Written by Peter CarterUpdated on July 21, 2020
A final chapter in the resolution of the May 2005 Lockhart River air disaster unfolded in the Supreme Court in October when five Cape York families were awarded dependency damages against the insurer of the now-defunct airline.
Fifteen passengers and crew died when a Transair Metroliner smashed into mountains on a GPS approach to the Lockhart River airstrip in instrument meteorological conditions, just minutes from touchdown at the Far North Queensland location.
Most of the claims arising from the passenger deaths had already been finalised.
In the cases the subject of this month’s decision, each of the families calculated part of their loss – in addition to the financial support they will forgo by the untimely death of their breadwinner – by reference to the value of services, most notably in respect of hunting for fish, crustaceans, turtle and dugong, the deceased had supplied to their dinner tables.
Equally important, they claimed, was the guidance and training that the deceased elders were able to impart to children as to the traditions of their communities as well as specific education in traditional fishing and hunting techniques.
At contest was whether such “services” could be claimed for and if so, whether the loss should be calculated by reference to the value of seafood etc of which the survivors had been deprived or, on the other hand, it should be valued higher, by reference to an hourly rate applied to the time expended in performing of those services.
This question was answered in favour of the claimants with the court in Cairns deciding that $25 was a reasonable hourly rate, having regard to the special skill involved, of the provision of such services over 8 hrs weekly until the children attained age 18.
The resulting sum was reduced by 20% to take into account that some of the fish catch would be distributed to non-dependents and in most cases, by a further 15% for vicissitudes.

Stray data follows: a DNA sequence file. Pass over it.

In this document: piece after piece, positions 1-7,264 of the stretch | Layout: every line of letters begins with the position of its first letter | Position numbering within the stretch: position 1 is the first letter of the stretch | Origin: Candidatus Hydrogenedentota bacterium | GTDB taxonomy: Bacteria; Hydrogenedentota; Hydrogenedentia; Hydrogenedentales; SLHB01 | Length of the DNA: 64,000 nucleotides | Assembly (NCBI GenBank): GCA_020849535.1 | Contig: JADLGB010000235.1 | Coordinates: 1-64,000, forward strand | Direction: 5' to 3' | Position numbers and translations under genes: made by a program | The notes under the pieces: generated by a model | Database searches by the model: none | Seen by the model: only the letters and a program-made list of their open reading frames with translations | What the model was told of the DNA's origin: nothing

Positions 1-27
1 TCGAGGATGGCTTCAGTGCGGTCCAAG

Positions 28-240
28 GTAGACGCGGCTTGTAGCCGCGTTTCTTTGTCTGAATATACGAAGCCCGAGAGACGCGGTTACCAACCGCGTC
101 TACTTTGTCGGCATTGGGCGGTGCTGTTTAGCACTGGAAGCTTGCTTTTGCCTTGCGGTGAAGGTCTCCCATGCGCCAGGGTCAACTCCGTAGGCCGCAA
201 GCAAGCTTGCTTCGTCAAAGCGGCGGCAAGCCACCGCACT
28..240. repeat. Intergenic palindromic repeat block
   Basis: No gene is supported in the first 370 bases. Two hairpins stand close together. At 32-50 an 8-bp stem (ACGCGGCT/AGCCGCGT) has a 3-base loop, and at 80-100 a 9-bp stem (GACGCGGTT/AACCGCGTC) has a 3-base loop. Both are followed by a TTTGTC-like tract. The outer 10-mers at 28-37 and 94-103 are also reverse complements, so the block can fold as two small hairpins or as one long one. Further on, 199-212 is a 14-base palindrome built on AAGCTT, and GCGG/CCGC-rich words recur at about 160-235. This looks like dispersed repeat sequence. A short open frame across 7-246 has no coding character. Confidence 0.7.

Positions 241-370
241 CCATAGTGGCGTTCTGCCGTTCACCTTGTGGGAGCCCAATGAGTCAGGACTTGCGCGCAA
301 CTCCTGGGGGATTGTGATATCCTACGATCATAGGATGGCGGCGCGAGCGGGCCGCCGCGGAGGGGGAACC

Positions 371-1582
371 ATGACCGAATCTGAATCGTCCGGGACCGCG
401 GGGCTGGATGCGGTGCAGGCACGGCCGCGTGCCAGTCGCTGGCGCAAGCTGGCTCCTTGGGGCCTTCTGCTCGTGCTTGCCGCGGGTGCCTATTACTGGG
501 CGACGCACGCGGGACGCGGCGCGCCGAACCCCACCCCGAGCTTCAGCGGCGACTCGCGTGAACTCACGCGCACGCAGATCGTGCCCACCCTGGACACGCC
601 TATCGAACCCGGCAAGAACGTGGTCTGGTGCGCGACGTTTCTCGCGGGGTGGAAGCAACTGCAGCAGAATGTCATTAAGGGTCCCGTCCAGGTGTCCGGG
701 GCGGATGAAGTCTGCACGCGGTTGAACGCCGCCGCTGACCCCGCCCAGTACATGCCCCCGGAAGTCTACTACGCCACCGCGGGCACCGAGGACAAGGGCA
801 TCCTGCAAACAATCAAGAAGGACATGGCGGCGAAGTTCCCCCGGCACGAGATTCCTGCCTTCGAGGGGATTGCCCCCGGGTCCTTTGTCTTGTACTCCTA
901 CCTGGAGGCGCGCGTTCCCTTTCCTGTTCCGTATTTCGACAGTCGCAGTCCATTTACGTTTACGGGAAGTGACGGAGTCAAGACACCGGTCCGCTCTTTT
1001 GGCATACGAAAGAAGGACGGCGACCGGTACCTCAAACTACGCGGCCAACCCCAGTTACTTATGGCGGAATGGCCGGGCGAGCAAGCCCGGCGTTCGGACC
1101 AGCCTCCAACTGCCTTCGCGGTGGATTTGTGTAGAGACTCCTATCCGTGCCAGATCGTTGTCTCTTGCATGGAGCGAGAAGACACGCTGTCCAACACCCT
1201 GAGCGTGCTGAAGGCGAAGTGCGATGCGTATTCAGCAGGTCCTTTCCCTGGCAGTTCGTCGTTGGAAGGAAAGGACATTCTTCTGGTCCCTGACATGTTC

In four cases – each family consisting of several young dependent children – the maximum damages allowable under the Civil Aviation (carriers’ Liability) Act, of $500,000 were ordered to be paid because the assessment of those families’ losses exceeded that sum.
In the fifth claim, where the female deceased died leaving a de facto husband and one 18-yr-old child, the damages did not reach the maximum and were assessed at $388,000. The awards for each family were apportioned, by order of the court, pro-rata among the surviving spouse and dependent children according to their ages and needs.
Trad Thornton was also awarded the maximum allowable of $500,000 for his fiance’s death in the crash.
Other claims against the carrier Transair have been settled on confidential terms. Several families still have claims that are being pursued in the US against the component manufacturer, Honeywell.
A Bill to alter domestic air passenger injury compensation rights was introduced to Federal Parliament by transport minister Anthony Albanese in August and has passed the lower house. It is currently before the senate.
The last adjustment to the damages cap was in 1994. With an average annual inflation rate of 2.7% – the overall cost of living has increased more than 47% since then. The increase proposed by the Bill is less than that increase and no mechanisms are contained within it, for indexing the cap to cost of living changes.